Here is the abstract:
Importance: As e-cigarettes have become more effective at delivering the addictive drug nicotine, they have become the dominant form of tobacco use by US adolescents.
Objective: To measure intensity of youth use and dependence level of e-cigarettes, cigarettes and other tobacco products among US adolescents and their dependence level over time.
Design, Setting, and Participants: This survey study analyzed the cross-sectional National Youth Tobacco Surveys from 2014-2021. Confirmatory analysis was conducted using Youth Behavioral Risk Factor Surveillance System from 2015-2019. The surveys were administered to national probability samples of US students in grades 6 to 12.
Exposures: Use of e-cigarette and other tobacco product use before and after the introduction of e-cigarettes delivering high levels of nicotine.
Main Outcomes and Measures: First tobacco product used, age of initiation and intensity of use (days/month), and nicotine addiction (measured as time after waking to first use of any tobacco product use).
Results: A total of 151,573 respondents were included in the analysis (51.1% male and 48.9% female; mean [SEM] age, 14.57 [0.03] years). Prevalence of e-cigarette use peaked in 2019 and then declined. Between 2014 and 2021, the age of e-cigarette initiation of e-cigarette use decreased, and intensity of use and addiction increased. By 2017, e-cigarettes became the most common first product used (77.0%). Age at initiation of use did not change for cigarettes or other tobacco products, and changes in intensity of use were minimal. By 2019 more e-cigarette users were using their first tobacco product within 5 minutes of waking than for cigarettes and all other products combined. Median e-cigarette use also increased from 3 to 5 d/mo in 2014-2018 to 6 to 9 d/mo in 2019-2020 and 10 to 19 d/mo in 2021.
Conclusions and Relevance: The changes detected in this survey study may reflect the higher levels of nicotine delivery and addiction liability of modern e-cigarettes that use protonated nicotine to make nicotine easier to inhale. The increasing intensity of use of modern e-cigarettes highlights the clinical need to address youth addiction to these new high-nicotine products over the course of many clinical encounters. In addition, stronger regulation including comprehensive bans on the sale of flavored tobacco products, should be implemented.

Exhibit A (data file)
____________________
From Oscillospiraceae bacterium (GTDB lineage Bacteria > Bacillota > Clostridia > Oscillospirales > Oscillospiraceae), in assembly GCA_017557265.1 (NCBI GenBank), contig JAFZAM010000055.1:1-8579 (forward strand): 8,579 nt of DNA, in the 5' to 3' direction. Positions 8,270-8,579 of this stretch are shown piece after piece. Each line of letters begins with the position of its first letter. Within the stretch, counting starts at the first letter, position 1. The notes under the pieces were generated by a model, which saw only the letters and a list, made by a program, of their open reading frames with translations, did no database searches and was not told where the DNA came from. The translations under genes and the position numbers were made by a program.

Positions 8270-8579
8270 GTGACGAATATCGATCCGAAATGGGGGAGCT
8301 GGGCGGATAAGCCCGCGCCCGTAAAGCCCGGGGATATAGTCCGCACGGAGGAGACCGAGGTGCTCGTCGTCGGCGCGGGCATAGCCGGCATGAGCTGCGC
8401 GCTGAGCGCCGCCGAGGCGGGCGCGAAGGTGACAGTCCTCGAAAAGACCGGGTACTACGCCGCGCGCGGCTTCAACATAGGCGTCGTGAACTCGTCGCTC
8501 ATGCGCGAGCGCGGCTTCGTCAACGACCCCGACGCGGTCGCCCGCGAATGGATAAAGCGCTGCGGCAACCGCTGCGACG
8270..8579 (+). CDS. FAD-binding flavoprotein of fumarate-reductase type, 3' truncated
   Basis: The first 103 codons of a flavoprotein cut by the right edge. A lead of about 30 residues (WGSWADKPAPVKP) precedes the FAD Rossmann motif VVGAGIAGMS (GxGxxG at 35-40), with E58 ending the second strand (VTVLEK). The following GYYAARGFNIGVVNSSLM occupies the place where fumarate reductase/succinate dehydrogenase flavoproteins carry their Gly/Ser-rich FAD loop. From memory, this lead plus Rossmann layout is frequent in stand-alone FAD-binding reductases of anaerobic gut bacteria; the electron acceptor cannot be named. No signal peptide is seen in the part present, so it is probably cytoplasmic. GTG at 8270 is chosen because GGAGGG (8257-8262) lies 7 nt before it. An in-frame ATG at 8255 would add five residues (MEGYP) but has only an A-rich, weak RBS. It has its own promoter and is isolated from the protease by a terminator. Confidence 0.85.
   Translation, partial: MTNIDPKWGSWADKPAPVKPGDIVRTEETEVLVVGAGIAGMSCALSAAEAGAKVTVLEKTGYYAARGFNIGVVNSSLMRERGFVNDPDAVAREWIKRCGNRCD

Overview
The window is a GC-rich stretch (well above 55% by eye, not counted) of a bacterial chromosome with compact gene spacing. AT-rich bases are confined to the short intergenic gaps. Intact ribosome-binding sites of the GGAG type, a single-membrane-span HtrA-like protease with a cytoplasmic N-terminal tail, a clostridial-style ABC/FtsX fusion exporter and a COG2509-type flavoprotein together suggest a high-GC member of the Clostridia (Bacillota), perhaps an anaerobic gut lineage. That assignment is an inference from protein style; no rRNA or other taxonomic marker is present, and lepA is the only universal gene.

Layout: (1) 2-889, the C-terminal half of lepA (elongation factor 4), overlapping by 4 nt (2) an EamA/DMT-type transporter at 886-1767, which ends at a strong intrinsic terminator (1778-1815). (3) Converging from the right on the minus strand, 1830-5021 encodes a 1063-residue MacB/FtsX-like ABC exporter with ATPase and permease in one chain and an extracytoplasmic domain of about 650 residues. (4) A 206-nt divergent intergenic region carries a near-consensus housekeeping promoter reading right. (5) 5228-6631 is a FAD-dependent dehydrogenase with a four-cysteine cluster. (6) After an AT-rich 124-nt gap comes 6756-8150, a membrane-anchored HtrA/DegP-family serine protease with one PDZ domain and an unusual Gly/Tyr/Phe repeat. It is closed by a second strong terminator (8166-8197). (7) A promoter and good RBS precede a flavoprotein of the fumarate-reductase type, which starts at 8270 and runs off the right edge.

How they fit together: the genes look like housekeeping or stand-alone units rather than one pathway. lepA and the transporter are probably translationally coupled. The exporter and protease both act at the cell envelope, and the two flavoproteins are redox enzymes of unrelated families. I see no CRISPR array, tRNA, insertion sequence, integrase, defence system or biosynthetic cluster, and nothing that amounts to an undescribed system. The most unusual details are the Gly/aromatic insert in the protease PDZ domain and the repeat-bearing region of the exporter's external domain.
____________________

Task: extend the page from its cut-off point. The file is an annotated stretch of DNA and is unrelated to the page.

The full citation is: Glantz S, Jeffers A, Winickoff J. Nicotine addiction and intensity of e-cigarette use by adolescents in the US, 2014-2021.” JAMA Network Open 2022; 5(11): e2240671. doi:10.1001/jamanetworkopen.2022.40671. It is available for free here.
5 thoughts on “Kids more addicted to e-cigs since Juul introduced protonated nicotine”
Please explain the difference between ammoniated cigarettes, the Marlboro breakthrough, which increased addiction by rapid brain uptake; and JUUL’s protonated e-cigarettes which correlates with increase use by adolescents. Shouldn’t those e-cigs be less addictive? all best, bert
Norbert Hirschhorn MD http://bertzpoet.com/ https://en.wikipedia.org/wiki/Norbert_Hirschhorn 110 Bank Street SEApt 503Minneapolis MN 554141-612-248-6471
I have no strength, I know,to set this world to rights.(Du Fu, 712-770)
Ammonia increases the amount of free nicotine delivered in the smoke. This is another way to increase the absorbed dose of nicotine. See https://www.fda.gov/tobacco-products/products-ingredients-components/chemicals-every-cigarette for details.
So the protonation of JUUL is to make the smoke go down more easily, less related to addictive properties except that nicotine in any form is addictive.
Thank you Stan! Fingers crossed for tomorrow. It’s looking good but voters were still confused. Almost there.
Flying into Sacramento today for meetings and will be toasting to you and CA advocates everywhere tomorrow night!